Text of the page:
A new opinion piece from a Bloomberg economist suggests the unthinkable: the real problem with Bitcoin is that it’s deflationary.
A new op ed by Noah Smith – former assistant professor at Stony Brook University – has set the cat among the Bitcoin maxis.
This is of course heresy among Bitcoiners who think that one of Bitcoin’s greatest strengths is its fixed supply.
They believe this is the key to its value, as central banks print ever increasing amounts of money to get themselves out of debt at the expense of the savings accounts of citizens.
"People will use this asset as currency because it's more valuable than other assets", said a bunch of people who didn't know Gresham's Law
— Noah Smith ???? (@Noahpinion) February 23, 2020
High volatility means Bitcoin will never replace cash
However, Smith argues that Bitcoin’s high returns come at the expense of high volatility:
“An asset like Bitcoin, or the U.S. dollar, can be a good investment or can be good for buying stuff, but unless the economy is deeply dysfunctional, it can’t be both,” he says.
— Tuur Demeester (@TuurDemeester) February 23, 2020
Smith is no Bitcoin hater, and he stated in the Twitter responses that he owns Bitcoin in the expectation of high returns.
He also understands the concept of hard money and the reasons proponents argue that Bitcoin’s deflationary nature is the key to its value – he just questions the idea.
“One of the basic ideas of Bitcoin, which stems partly from the hard-money beliefs of its creators, is that the cryptocurrency should be deflationary — that its supply should be limited, and its value should increase over time due to increasing scarcity.
“This means that eventually, miners will have to be rewarded with transaction fees instead of new Bitcoins.”
Bitcoin should be more like fiat?
Smith cites the views of economists Jonathan Chiu and Thorsten Koeppl:
“They argue that Bitcoin should be inflationary. Transaction fees are currently levied on a very small population, but if miners were paid with inflation this would spread the cost out among everyone who owns Bitcoin.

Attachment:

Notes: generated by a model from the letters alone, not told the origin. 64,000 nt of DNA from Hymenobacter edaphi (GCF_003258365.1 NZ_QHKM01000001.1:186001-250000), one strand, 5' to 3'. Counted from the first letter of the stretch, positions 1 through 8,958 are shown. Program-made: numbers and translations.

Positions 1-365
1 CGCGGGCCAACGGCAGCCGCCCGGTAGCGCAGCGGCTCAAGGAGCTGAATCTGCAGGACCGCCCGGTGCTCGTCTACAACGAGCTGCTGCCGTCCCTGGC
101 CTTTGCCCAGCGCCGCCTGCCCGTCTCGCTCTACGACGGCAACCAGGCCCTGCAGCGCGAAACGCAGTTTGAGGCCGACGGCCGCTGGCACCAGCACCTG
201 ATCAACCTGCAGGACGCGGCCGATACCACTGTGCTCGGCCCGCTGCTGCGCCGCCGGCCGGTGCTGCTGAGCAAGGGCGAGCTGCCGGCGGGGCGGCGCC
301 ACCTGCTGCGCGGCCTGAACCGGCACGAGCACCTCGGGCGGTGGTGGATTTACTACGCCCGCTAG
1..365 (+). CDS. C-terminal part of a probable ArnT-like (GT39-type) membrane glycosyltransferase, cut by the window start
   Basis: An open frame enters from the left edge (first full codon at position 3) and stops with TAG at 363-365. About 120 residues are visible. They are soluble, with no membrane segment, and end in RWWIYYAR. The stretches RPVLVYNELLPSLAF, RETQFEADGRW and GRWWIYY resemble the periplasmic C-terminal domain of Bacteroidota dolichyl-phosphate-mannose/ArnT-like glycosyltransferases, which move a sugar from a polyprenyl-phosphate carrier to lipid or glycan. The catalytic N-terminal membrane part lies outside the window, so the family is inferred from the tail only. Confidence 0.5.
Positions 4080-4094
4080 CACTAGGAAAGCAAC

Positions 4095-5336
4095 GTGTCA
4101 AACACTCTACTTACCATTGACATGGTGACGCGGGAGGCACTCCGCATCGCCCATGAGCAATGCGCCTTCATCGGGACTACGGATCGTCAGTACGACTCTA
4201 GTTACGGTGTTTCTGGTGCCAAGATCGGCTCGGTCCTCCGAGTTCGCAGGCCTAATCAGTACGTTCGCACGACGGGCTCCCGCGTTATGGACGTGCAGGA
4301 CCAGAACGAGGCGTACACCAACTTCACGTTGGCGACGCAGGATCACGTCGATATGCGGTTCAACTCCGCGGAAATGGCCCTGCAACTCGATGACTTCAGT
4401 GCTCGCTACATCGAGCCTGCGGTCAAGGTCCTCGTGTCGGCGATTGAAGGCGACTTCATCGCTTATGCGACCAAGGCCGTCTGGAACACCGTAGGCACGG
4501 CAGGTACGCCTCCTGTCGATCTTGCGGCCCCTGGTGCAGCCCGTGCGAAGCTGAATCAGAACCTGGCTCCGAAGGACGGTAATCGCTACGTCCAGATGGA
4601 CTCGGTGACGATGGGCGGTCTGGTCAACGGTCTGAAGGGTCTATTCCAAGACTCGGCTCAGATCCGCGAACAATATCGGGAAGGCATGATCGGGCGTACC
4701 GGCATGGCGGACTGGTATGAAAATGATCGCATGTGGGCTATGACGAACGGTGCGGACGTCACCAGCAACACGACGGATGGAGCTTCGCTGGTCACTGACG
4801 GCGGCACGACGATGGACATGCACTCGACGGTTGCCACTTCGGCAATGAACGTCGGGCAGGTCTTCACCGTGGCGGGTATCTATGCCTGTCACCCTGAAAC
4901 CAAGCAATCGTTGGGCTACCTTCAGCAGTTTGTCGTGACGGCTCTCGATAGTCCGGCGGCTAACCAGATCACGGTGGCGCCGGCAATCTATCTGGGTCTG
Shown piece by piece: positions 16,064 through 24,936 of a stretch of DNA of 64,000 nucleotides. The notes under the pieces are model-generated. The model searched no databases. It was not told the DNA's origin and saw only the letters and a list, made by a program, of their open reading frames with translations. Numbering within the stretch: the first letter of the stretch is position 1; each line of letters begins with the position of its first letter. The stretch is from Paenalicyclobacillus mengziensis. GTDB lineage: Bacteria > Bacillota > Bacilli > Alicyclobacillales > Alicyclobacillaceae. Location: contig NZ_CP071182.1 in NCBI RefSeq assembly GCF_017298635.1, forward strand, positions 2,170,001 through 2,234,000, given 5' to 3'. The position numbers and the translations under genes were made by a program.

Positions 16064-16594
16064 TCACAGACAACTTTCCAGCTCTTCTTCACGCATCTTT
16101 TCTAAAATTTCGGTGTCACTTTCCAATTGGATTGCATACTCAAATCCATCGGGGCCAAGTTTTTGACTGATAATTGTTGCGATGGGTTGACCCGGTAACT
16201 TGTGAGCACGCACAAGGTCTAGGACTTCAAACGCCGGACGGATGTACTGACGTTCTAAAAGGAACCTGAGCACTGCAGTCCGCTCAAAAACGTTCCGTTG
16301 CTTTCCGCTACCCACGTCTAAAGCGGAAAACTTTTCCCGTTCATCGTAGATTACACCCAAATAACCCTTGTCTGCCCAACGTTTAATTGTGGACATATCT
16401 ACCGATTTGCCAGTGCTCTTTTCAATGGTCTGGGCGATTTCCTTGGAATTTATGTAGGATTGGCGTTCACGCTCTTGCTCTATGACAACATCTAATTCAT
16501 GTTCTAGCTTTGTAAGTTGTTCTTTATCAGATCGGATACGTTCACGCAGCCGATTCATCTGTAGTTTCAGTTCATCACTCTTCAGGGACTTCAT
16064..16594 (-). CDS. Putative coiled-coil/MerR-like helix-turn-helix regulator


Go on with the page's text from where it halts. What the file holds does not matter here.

“This could be exactly what cryptocurrency needs in order to turn into real money.
“Negative expected returns — essentially, a low and stable inflation target — would make Bitcoin less attractive as a long-term investment.
“Instead of hoarding it, people would be fine getting rid of it in exchange for pizza. The currency’s value might then stabilize, as speculation decreased.”
Not a popular idea among Bitcoiners
As you might expect, this heretical idea has gone down badly among Bitcoiners.
Alex Gladstein, chief strategy officers of the Human Rights Foundation, points out that Bitcoin is already inflationary to a certain extent.
Bitcoin’s current inflation rate is 3.6% – basically the amount of new Bitcoin created in the form of block rewards annually by miners. After the May halving the rate will drop to 1.8%.
Gladstein also argues, like many, that the limited supply is literally THE POINT.
“Elites being able to socialize the cost of money printing away to the general population] is literally the thing that Bitcoin was created to avoid,” he tweeted.
And he takes issue with Smith’s lack of acknowledgement that Bitcoin could be used as digital cash via the Lightning Network.
1/ Thread on Noah's Bitcoin article. Even though it misses the mark, it was written in an engaged, interested, and curious way, something that is sorely lacking in the mainstream media. This is great and suggests he may be Bayesian and willing to change his mind. https://t.co/efR6MeoBdI
— Alex Gladstein (@gladstein) February 23, 2020
Founder of Adamant Capital, Tuur Demeester, also seemed pretty down on the idea. He tweeted a link to the story for his 200,000 followers writing: ‘SMH …economists becoming experts in bitcornology